Borrowing £200 over 46 days accrues £100.03 in interest and fees, an effective interest rate of 50% over this period. After this point, interest only continues to accrue for 60 days, after which point it stops. It simply does not make sense to look at representative APR for a short-term product that does not keep compounding for long enough for anything like that APR to ever apply.

No Wonga borrower can end up with a 5853% interest rate – the existence of this number is just an quirk of our financial regulations which require all lenders to express their rates in annualized terms. Journalists and politicians who report this 5853% APR figure as the ‘standard’ Wonga rate are mistaken and are misleading the public.

The real problem is that people are poor enough to have to rely on these sorts of lenders. Wonga et al only exist because their customers have no better alternative. Before the emergence of the formal payday loan sector, people had to rely on tattooed guys with a Rottweiler who’d happily break your legs to recover their investment. Nobody wants to borrow from a firm like Wonga, but they're a damn sight better than the existing alternatives.

The Archbishop of Canterbury appears to recognise this. Giving people more choices by offering a cheaper alternative is the sensible way to help payday borrowers.

If you'd like to know why economic growth is slow....

Then I shall tell you why economic growth is slow. We've become infested with an overweeningly bureaucratic state. I have examples from my own work but perhaps one from the public domain is better:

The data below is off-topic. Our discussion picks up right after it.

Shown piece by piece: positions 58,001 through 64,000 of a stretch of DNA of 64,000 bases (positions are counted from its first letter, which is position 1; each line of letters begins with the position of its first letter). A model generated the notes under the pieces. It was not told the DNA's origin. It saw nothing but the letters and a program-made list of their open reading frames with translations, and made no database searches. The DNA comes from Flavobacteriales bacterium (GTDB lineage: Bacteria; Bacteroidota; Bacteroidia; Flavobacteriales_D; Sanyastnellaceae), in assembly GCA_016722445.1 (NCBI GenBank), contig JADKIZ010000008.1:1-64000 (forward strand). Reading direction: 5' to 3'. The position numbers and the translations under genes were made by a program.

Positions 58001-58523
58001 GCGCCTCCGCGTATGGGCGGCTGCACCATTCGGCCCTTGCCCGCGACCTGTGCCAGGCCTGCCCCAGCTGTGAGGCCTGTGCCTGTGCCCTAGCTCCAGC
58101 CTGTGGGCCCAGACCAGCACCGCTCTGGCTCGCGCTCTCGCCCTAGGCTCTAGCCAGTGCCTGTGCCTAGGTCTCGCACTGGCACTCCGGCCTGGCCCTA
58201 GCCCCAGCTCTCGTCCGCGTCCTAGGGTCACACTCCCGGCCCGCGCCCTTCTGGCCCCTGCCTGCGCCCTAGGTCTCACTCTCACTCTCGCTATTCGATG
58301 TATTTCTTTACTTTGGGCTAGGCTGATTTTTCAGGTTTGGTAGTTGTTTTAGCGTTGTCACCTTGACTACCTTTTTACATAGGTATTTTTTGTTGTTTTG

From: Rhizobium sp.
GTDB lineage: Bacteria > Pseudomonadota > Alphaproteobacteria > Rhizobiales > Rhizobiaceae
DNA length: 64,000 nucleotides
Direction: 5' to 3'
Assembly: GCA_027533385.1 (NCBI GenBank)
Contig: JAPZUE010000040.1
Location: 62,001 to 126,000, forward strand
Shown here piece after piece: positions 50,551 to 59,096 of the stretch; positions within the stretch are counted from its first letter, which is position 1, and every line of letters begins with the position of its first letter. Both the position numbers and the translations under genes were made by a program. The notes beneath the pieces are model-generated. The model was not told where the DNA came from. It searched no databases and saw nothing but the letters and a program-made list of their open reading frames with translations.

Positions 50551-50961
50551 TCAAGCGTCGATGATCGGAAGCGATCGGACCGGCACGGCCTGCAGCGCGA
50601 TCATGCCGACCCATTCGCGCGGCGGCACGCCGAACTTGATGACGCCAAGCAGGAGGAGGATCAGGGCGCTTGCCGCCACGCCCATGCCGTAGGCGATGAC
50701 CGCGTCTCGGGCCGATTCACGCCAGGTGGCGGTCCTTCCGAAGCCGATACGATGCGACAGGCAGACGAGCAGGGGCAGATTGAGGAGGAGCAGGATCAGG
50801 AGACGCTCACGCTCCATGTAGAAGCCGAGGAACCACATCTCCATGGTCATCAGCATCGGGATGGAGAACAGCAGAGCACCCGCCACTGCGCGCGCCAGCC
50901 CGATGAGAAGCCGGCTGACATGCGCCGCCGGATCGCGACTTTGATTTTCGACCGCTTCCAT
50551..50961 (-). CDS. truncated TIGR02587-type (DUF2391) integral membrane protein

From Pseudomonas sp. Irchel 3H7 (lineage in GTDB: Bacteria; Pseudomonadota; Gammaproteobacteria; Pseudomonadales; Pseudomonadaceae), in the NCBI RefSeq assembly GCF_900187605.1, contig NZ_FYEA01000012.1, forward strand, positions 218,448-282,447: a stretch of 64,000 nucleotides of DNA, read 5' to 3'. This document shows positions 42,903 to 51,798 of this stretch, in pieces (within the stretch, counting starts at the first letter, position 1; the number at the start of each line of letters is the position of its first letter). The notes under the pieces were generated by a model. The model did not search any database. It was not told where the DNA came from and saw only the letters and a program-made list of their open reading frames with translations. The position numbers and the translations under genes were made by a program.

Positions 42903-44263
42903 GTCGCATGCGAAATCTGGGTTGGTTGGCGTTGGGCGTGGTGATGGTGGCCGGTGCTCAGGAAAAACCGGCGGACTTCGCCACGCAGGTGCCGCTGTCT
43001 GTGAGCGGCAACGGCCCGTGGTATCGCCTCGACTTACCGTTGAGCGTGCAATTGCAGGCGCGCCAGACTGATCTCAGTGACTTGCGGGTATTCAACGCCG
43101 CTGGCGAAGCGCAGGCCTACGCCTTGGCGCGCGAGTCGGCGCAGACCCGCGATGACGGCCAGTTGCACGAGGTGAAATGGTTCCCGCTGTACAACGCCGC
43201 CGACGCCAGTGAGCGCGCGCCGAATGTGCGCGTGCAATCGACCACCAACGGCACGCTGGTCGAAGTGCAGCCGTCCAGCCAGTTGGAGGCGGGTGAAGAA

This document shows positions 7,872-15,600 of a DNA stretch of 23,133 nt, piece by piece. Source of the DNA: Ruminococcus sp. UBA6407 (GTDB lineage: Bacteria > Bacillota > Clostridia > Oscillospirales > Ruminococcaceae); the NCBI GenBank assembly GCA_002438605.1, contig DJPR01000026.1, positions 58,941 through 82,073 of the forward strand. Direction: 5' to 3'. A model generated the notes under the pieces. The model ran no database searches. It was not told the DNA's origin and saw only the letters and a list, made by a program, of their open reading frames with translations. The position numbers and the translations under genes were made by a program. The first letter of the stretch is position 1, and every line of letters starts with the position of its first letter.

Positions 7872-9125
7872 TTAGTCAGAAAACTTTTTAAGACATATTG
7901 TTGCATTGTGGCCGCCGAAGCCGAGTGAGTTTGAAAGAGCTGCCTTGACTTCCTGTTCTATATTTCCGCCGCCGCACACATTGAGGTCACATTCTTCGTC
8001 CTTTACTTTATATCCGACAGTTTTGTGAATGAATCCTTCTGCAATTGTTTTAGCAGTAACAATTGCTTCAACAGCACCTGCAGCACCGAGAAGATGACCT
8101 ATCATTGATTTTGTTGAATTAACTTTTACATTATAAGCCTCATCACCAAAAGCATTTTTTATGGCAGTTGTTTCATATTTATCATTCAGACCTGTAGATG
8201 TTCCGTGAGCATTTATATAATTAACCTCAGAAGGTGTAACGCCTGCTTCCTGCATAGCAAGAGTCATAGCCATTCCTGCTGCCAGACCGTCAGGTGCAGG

There was some bad news for York Potash project developer Sirius Minerals last week, after approval of its mine was delayed yet again, causing the shares to plunge.

I'm perfectly happy with the idea that a mine needs planning permission. Indeed, I've no problems at all with the idea that you need a permit to go dig a girt big hole in a national park. However, there's parts of this process that look absolutely absurd:

The second study essentially concluded that its authors did not see a market for the form of potash Sirius would produce. “In the conclusion, AMEC states that it does not believe there is a significant market for polyhalite and therefore stated economic benefits are unlikely to occur,” Sirius said. “This is followed with a view that, as polyhalite cannot be sold in sufficient volumes, the economic and employment benefits cannot be realised.”

What? One the one hand we've got Jeremy Grantham and vast numbers of enviros and organic nutters insisting that potash (and another fertiliser, phosphorous) is about to run out and therefore we're all gonna die and then we've these nutters employed by the government to say that no one will buy the stuff. A very quick Google indeed shows that there is a market for the stuff. Here. But much more than that, in order to get permission you've got to show the bureaucrats that there is indeed a market for your goods. What?

That's a planned economic system, not a market one. In a market system sure, you might need permission to go dynamiting the North Moors but whether you make money doing so is what you're there risking your capital to find out. It's absolutely damn all to do with functionaries in offices whether you do or not: that's your risk. And the only way anyone will ever find out is by going and doing it.